Honda Cuts Waste at 10 North American Plants to ‘Absolute’ Zero

Honda Motor Co. said 10 of its North American plants now send no waste to landfills and four others in the region cut scrap and trash to “virtually” nothing as the carmaker seeks to curb manufacturing-related pollution.

Honda, which claimed in 2001 that its Alabama auto-assembly plant was first in the U.S. to send no trash to landfills, aims to lead the industry in waste reduction, Ed Miller, a spokesman for the Tokyo-based carmaker, said in a telephone interview. The company isn’t aware of a competitor that’s achieved a higher level, he said.

“We now have 10 of 14 facilities that are absolute zero, and for the four that still have some there are extenuating circumstances,” said Miller, who is based in Detroit.

Those include a lack of recycling options for cafeteria waste at Honda’s Mexican motorcycle and auto plant, and a byproduct material from painting aluminum hoods at its Ohio auto plants that can’t be recycled under U.S. rules, Miller said.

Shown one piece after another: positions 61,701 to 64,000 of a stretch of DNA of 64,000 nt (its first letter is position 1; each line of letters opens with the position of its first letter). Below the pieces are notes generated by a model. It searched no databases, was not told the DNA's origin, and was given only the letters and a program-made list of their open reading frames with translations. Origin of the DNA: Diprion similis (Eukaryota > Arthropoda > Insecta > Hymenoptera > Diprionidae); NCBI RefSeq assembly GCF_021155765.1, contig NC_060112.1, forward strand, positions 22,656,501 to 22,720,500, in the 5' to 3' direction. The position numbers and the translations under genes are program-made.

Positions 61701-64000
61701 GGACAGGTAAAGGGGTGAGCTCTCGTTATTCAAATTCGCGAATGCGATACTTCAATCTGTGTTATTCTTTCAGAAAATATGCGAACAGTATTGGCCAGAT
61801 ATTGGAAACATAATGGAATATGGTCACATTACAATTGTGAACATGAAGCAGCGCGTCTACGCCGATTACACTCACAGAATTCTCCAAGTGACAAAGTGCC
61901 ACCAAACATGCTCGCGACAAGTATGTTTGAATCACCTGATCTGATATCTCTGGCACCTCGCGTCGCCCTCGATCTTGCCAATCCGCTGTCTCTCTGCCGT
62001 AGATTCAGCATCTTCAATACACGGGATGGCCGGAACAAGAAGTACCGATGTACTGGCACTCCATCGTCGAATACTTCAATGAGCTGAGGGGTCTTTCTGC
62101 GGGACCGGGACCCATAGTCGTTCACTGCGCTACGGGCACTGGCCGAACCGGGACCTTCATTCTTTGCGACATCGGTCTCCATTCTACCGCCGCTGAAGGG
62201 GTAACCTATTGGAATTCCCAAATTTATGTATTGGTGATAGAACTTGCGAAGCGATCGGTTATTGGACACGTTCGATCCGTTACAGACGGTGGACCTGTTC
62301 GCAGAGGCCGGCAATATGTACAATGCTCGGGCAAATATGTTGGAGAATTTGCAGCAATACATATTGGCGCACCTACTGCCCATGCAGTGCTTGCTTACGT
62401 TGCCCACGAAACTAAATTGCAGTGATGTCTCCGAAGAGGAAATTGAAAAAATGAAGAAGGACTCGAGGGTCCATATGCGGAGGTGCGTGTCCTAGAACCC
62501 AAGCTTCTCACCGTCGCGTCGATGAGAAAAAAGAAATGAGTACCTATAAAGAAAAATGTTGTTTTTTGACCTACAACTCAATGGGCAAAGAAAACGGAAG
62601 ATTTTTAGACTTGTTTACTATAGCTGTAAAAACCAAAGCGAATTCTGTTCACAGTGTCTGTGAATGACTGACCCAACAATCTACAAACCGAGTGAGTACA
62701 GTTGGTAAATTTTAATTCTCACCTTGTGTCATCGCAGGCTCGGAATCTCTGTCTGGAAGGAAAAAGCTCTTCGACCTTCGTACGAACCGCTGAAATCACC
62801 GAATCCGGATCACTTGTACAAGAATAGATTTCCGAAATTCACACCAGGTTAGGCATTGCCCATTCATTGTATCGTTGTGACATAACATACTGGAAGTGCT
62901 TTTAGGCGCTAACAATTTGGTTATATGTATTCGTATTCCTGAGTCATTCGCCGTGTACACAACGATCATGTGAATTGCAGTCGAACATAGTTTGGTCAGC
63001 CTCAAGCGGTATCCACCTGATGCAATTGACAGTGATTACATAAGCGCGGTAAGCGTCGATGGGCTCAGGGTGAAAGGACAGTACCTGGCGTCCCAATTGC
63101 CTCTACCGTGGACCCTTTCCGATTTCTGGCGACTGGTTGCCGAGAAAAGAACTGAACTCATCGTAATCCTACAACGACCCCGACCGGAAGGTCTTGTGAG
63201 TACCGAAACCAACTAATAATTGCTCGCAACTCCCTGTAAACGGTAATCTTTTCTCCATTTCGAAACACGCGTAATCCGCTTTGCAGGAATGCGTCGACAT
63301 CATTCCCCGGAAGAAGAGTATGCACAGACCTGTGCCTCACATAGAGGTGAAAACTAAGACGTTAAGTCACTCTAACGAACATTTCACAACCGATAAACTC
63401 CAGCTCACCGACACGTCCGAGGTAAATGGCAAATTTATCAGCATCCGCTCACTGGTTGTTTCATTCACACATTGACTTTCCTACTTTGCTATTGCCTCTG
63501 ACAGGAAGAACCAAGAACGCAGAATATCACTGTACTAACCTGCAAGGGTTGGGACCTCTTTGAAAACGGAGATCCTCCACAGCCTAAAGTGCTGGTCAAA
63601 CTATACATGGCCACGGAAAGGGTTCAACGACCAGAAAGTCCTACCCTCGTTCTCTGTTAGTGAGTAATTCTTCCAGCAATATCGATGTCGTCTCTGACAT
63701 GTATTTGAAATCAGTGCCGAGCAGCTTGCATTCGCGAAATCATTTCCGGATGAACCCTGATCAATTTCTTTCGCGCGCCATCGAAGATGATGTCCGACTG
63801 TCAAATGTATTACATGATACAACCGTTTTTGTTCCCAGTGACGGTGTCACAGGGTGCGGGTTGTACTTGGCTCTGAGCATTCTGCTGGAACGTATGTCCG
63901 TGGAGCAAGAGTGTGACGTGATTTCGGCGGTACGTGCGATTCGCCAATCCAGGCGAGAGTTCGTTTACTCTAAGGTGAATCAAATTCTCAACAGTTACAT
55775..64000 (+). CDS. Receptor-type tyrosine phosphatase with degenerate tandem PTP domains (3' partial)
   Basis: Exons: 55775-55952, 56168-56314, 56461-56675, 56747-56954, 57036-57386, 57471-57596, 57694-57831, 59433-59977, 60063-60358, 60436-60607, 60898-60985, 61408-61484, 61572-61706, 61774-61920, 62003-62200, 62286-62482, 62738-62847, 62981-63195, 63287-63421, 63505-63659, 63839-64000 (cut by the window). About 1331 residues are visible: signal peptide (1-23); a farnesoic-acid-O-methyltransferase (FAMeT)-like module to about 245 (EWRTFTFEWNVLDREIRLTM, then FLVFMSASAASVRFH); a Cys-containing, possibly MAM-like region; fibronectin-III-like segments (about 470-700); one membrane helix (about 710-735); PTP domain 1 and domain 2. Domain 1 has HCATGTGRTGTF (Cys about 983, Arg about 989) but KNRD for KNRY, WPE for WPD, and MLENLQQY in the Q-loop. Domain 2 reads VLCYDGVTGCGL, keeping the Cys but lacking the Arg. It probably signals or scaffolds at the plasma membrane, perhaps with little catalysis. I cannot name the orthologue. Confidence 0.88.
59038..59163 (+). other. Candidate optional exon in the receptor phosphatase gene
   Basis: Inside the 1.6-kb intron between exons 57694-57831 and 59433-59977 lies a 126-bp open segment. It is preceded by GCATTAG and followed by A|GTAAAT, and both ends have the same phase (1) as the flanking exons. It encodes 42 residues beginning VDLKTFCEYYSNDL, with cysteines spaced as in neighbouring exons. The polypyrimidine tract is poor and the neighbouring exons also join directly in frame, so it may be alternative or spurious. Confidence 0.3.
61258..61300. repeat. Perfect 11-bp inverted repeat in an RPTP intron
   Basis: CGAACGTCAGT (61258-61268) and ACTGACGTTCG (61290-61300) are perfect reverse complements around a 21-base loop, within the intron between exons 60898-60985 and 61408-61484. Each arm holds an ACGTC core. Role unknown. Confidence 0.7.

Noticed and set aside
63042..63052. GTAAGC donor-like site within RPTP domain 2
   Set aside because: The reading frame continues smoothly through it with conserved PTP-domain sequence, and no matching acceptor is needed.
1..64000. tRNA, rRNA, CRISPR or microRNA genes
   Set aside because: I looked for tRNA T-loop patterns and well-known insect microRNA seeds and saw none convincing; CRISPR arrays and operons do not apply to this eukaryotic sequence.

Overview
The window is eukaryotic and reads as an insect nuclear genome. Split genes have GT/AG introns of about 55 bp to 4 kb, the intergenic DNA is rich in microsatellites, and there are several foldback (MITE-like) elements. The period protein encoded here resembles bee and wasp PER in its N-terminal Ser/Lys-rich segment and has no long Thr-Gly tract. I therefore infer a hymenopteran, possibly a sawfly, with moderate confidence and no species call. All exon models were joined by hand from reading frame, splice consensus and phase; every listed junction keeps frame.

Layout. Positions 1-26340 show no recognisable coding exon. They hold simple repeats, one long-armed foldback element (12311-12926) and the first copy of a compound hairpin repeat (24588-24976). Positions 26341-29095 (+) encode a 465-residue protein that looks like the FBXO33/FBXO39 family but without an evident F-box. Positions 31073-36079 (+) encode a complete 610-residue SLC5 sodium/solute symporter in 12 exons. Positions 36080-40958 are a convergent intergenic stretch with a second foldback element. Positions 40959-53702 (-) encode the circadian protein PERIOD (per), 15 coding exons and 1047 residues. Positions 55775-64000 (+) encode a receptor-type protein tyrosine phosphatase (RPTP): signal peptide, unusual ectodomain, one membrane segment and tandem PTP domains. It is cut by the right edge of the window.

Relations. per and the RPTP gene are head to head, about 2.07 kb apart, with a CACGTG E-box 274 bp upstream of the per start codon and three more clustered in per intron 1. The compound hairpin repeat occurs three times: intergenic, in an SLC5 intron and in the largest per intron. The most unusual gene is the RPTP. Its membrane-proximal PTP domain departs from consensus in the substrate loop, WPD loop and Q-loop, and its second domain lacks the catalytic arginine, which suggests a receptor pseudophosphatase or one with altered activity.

Honda, Japan’s third-largest automaker, in 2010 built more than 80 percent of cars and light trucks it sold in the U.S. at North American plants, the highest proportion among Asian and European-based companies. Honda’s U.S. headquarters are in Torrance, California.

To contact the reporter on this story: Alan Ohnsman in Los Angeles at aohnsman@bloomberg.net.

To contact the editor responsible for this story: Jamie Butters jbutters@bloomberg.net

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